City College has stopped taking in foreign students since last year, in an effort to keep its programmes affordable.
But the non-profit private school, which prepares students for the O levels, will take in more students this year.
Mr Kenny Low, 39, its director, told The Straits Times that it will not be renewing its EduTrust mark - a requirement to enrol foreigners - which ended in 2013.
The EduTrust scheme sets stringent standards in areas such as academic, financial and administrative processes and student welfare matters.
He said: "These add to the cost of our services, and we want to keep it affordable for students."
He said the school will focus on helping Singaporean students, many of whom have dropped out of secondary schools, or did not do well in their O levels and want a second shot.
"Mixing local and foreign students wasn't so good because there was a language barrier," he said.
"The foreigners couldn't speak English well and couldn't keep up in class. We want our teachers to focus better on teaching."
The school is taking in more students for its preparatory courses - 125 this year, up from 107 last year.
On average, the school rejects 10 to 15 applicants each year, after an entry test in English and mathematics and an interview, which may find applicants more suited to technical courses, or not ready to take the O levels.
Most of the students are between 17 and 19 years old. About 85 per cent of last year's enrolment of 107 were local students. The rest were mainly foreign students who enrolled two years ago.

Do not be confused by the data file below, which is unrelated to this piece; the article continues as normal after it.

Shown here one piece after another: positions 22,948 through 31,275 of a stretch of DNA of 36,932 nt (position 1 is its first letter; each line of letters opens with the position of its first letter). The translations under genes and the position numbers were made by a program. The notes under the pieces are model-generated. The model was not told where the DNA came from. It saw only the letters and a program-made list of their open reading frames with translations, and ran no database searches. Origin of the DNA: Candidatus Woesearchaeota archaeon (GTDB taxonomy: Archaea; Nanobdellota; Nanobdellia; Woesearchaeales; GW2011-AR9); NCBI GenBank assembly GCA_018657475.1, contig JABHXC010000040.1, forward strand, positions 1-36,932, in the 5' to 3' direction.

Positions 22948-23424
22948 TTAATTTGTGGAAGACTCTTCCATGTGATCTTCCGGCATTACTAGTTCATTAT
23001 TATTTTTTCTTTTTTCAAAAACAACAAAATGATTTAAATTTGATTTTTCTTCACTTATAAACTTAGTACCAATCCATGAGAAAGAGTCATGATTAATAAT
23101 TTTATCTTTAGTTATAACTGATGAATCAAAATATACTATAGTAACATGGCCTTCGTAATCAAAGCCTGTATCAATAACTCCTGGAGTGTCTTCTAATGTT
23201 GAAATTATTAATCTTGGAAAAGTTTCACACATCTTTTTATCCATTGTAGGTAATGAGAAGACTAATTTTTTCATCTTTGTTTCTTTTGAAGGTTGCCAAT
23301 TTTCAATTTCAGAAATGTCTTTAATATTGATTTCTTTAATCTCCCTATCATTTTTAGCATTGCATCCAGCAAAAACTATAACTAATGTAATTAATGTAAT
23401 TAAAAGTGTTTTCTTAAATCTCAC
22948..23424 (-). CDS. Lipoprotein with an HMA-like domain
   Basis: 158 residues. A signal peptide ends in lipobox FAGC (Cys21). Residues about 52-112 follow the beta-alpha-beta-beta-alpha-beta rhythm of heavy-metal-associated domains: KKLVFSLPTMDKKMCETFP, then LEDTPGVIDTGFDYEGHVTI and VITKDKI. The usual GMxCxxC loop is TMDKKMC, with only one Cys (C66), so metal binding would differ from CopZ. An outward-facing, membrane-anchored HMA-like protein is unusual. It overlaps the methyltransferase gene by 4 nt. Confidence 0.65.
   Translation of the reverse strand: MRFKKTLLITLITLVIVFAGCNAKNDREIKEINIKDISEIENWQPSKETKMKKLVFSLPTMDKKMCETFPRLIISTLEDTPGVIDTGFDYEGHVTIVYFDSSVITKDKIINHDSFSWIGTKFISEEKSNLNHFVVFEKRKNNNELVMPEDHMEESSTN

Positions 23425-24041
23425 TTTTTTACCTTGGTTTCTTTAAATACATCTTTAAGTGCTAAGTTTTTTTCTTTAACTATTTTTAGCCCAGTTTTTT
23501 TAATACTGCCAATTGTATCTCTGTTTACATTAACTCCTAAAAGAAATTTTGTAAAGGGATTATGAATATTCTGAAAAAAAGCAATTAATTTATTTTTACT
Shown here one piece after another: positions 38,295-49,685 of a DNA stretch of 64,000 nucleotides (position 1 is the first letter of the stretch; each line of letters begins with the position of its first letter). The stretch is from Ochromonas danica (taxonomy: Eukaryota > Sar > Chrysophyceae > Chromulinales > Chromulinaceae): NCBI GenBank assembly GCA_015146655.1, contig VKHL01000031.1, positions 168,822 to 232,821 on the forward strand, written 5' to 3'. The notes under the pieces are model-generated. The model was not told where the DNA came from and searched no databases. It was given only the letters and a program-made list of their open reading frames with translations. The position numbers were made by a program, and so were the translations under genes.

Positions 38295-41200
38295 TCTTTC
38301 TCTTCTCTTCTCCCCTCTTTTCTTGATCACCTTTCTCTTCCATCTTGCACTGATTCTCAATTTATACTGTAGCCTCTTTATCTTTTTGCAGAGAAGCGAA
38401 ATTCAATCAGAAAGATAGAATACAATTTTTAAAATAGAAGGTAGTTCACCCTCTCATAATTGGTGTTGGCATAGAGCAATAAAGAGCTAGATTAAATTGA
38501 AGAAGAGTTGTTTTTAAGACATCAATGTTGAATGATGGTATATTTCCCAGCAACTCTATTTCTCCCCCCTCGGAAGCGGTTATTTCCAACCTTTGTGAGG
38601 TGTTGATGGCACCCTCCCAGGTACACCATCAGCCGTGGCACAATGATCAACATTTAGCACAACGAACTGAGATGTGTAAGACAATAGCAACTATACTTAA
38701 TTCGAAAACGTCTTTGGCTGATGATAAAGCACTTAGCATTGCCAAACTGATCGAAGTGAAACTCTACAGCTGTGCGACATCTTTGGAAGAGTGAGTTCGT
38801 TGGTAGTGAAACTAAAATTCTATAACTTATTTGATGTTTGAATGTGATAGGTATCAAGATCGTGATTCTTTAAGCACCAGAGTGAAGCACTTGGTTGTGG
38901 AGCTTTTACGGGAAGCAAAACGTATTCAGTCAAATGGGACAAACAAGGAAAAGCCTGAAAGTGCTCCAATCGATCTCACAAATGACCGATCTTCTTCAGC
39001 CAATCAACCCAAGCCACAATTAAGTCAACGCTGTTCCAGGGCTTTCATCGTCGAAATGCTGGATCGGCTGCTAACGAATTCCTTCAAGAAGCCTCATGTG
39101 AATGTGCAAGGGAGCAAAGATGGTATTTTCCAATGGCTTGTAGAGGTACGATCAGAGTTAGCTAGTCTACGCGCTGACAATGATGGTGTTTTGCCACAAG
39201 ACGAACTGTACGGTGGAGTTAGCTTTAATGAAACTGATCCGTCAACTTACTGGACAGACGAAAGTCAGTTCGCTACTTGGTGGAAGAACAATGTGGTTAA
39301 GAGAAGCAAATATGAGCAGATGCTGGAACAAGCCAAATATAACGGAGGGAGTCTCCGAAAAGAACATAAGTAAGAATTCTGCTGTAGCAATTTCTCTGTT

Students pay $4,500 to $5,600 for the school's one-year programme, depending on the number of subjects they take. The school gave bursaries to 20 students last year.
Its students have performed better than private candidates nationwide in the last few years, with the exception of 2012.
In 2013, for instance, the school achieved a 92.7 per cent pass in at least one subject, better than the national average for private candidates of 90.3 per cent.
Close to 60 per cent of its students qualify for institutions such as local polytechnics or junior colleges. Some opt for private diploma programmes here or overseas.
The school, which rents a space in the Wisma Alsagoff building in North Bridge Road, was formerly known as CHEC, or City Harvest Education Centre.
Set up by voluntary welfare organisation City Harvest Community Services Association, the social service arm of City Harvest Church, the school started with 20 students at its Suntec City premises in 2002.
It was registered as a non-profit organisation in 2005, and renamed City College in 2009.
It receives funding from City Harvest Church yearly to subsidise school fees for students.
Mr Low said its teachers are encouraged to be more creative in class. "Our students tend to be a bit more mature, having had some experience," he said. "They don't start from zero."
So teachers adopt an interactive approach. Mr Low, who also teaches physics in the school, said: "We give them opportunities to demonstrate knowledge instead of just listening. So students may finish a quiz or do an experiment before the teaching begins."
Sandra Kho, a student who retook the O levels at the school last year, said "speed dating" was a typical method teachers used in class.
Pairs of students would sit across each other, and test their peers in chemistry, physics and geography, with the help of questions and
answers on cards prepared by teachers.
"It was fun and it helped us remember the facts," said Sandra, who first sat the O levels at Bukit View Secondary in 2013.
"I couldn't get into polytechnic with my results. I wanted to challenge myself to do better. I did study but I think it wasn't enough," she said.
"This time, I did more revision after every lesson and I made sure I didn't make the same mistakes," said the 18-year-old who hopes to be a kindergarten teacher.
This article was first published on Jan 14, 2015.
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